Of course, this order is motivated by the Biden administration’s commitment to a green energy transition. According to 2018 data from the Environmental Protection Agency, the transportation sector accounts for more than a quarter of the country’s greenhouse gas emissions. Electric vehicles are an obvious antidote — one that car manufactures like General Motors and Jaguar have fully embraced.

​In February, rancher Edward Bartell sued the BLM for underestimating the potential impacts of the Thacker Pass lithium mine. “This has been promoted as a green project, but I feel it’s anything but green,” he says.

​For six weeks, protesters have camped at the planned site of the two-square-mile open-pit mine. Environmentalist Max Wilbert, who started the protest camp, says that no one should blow up a mountain, whether for lithium or coal.

But conservationists and Thacker Pass locals are concerned with how this transition is playing out on the ground. “The way this mine was permitted sets a very bad precedent for our energy transition,” Hadder says. “We want to see a just transition, but this is a bad example.”

Edward Bartell, a rancher who owns private land in Quinn River Valley nearby Thacker Pass, agrees. “This has been promoted as a green project, but I feel it’s anything but green,” he says.

Bartell opposes the mine for many reasons. He claims that Lithium Americas has not been upfront about the mine’s carbon footprint (2.3 tons of carbon emissions for every ton of lithium produced), its potentially odorous use of sulfuric acid, its impact on wildlife and groundwater, and so on. In early February, Bartell sued the BLM over the mine’s approval, claiming that the project’s consultants relied on industry science to underestimate impacts on the area’s water resources. According to the environmental impact statement, the mine will pump 1.7 billion gallons of water annually in an area where water is already over-allocated. Bartell, like others in the area, is concerned that a water table drop will turn his cattle pastures of Great Basin wild rye into “a barren desert.”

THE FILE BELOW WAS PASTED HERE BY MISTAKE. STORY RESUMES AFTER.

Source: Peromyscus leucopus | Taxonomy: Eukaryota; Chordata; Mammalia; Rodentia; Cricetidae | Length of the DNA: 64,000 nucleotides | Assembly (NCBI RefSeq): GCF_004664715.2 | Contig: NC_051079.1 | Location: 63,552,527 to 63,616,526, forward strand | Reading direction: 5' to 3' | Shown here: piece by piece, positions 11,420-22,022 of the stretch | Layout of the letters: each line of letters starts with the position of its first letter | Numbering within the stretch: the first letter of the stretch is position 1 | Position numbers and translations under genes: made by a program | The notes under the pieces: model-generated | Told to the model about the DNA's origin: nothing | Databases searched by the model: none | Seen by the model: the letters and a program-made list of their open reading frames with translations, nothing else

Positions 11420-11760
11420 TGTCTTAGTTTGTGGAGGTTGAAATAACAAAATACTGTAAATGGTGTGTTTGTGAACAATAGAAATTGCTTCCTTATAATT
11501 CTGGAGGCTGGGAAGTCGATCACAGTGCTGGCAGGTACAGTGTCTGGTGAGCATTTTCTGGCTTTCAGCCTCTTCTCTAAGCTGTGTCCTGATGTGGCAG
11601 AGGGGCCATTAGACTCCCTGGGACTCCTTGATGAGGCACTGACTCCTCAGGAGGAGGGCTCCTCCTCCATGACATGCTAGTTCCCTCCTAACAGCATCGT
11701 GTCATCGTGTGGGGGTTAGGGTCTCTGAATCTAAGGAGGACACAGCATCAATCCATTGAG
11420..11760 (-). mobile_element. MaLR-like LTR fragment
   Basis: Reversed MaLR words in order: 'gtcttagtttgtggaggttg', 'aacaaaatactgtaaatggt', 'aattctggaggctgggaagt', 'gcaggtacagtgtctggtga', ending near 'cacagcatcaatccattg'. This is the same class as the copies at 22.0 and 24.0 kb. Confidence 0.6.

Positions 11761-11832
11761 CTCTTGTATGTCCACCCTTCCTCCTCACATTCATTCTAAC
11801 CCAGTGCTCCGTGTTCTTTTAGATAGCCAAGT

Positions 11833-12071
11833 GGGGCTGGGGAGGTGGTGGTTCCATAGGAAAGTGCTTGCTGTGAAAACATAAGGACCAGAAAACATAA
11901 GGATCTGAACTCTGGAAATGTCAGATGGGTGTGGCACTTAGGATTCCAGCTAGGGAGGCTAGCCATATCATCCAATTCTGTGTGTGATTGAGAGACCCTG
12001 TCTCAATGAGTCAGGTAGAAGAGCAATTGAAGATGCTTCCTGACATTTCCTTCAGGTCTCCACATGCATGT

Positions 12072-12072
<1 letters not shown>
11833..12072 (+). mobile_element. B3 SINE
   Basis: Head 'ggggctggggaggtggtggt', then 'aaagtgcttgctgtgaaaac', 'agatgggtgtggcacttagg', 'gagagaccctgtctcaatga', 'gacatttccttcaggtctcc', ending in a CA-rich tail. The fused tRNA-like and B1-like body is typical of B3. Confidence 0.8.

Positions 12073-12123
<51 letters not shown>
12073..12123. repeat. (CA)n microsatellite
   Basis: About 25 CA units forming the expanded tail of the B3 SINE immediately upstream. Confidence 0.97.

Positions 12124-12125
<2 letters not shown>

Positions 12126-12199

But even a more thorough review process wouldn’t have quelled much of the mine’s opposition from environmentalists. In January, the day the BLM approved the mine, environmentalists Max Wilbert and Will Falk drove to Thacker Pass and pitched a tent in the snow at the proposed open-pit site. They unfurled banners saying “Protect Thacker Pass” and “Anti-Mine Protest,” created a website, and started writing op-eds and open letters to the BLM. Six weeks after arriving, Wilbert, Falk, and a shuffling roster of protesters remain at Thacker Pass, claiming that they will stand between this vital ecosystem and developers whenever Lithium Americas’ employees show up at the site.

“The sagebrush doesn’t have the option to pick up its roots and move out of the way [of this mine]. The wildlife doesn’t have that option. The water doesn’t have that option,” says Wilbert. “It’s not controversial to say, Let’s not poison water. Let’s not blow up a mountain and call it green.”

Despite the negative impacts of extraction, there’s still a question of how the Thacker Pass lithium mine might economically benefit the region. Lithium Americas claims that the mine will quadruple the region’s average salary, but it’s still unclear how evenly the job opportunities will be distributed. (The environmental impact statement mentions a shuttle bus service between the mine site and the town of Winnemucca, a predominately White town of nearly 8,000 people 60 miles south, but similar commitments to the Fort McDermitt Indian Reservation have been left vague.)

But what’s clear is that the lithium mine at Thacker Pass will deeply change the area. “The [minerals] that we use come from particular places, and it’s the people from those places that have to shoulder the impacts of mining for everybody else,” Hadder says. “It’s time that those communities get more of a voice in this process.”